Published by: Science Alert
Written by: Mike McRae
For many people with autism, avoiding eye contact isn’t a sign that they don’t care – instead, it’s a response to a deeply uncomfortable sensation.
Researchers have discovered a part of the brain responsible for helping newborns turn towards familiar faces is abnormally activated among those on the autism spectrum, suggesting therapies that force eye contact could inadvertently be inducing anxiety.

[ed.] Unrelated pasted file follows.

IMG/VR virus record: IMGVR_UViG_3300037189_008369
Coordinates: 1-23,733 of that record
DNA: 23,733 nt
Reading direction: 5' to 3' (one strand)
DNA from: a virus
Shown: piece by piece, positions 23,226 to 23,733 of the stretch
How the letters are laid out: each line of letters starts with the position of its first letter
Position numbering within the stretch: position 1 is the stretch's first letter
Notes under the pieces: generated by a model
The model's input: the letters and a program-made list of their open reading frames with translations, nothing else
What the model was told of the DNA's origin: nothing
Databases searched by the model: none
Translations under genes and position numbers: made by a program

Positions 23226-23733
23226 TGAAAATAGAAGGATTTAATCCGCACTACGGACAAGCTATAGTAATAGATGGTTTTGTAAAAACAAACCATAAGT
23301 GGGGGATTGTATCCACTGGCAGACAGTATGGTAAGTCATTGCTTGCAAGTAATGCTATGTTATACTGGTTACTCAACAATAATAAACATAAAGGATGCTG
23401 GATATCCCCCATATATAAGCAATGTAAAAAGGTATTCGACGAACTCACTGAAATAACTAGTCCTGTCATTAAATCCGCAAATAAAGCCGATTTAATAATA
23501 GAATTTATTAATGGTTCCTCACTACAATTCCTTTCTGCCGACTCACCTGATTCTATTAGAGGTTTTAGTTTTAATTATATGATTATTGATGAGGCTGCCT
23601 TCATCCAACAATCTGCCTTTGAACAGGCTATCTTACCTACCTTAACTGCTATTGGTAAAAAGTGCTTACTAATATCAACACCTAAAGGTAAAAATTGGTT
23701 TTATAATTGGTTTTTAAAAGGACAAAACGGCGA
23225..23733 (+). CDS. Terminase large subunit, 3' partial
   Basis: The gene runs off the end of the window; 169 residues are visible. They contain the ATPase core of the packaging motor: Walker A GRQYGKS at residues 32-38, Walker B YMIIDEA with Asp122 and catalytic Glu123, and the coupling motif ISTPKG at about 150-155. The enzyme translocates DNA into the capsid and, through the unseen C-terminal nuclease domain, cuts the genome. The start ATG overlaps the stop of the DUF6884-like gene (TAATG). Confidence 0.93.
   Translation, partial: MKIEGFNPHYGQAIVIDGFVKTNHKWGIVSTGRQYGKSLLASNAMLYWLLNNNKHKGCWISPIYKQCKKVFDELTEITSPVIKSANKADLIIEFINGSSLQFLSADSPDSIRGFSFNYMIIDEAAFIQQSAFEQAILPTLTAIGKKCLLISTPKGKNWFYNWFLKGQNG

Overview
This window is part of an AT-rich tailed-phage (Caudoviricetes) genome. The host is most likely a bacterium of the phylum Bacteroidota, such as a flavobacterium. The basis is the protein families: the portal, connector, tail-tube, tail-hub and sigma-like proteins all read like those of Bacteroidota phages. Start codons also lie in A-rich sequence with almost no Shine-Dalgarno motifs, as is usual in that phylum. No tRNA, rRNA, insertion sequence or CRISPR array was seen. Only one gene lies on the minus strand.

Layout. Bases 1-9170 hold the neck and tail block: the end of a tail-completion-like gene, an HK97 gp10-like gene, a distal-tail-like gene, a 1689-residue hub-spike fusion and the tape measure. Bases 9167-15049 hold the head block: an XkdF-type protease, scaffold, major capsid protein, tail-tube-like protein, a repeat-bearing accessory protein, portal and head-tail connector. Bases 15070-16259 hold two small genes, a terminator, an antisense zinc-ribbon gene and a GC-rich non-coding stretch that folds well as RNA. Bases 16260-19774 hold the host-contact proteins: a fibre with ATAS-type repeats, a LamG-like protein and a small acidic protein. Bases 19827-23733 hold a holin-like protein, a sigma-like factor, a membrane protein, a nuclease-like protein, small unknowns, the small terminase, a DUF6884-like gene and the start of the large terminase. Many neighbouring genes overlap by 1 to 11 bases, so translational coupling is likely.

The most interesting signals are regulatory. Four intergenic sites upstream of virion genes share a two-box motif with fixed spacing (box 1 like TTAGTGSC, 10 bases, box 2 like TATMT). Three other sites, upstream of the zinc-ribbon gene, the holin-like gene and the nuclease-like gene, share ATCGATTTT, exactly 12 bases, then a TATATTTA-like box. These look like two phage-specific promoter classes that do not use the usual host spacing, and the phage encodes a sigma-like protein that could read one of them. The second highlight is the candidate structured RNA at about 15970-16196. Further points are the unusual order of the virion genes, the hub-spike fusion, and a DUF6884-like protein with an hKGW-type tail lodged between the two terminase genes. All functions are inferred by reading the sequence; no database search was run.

Autism spectrum disorder is a term used to describe a variety of conditions that make communicating and socialising a challenge, and is often accompanied by restricted and repetitive behaviours.
A defining characteristic of autism spectrum disorder is a difficulty in making or maintaining eye contact, a behaviour that not only makes social interactions harder, but can lead to miscommunication among cultures where eye contact is taken as a sign of trust and respect. Click here to read the rest of the story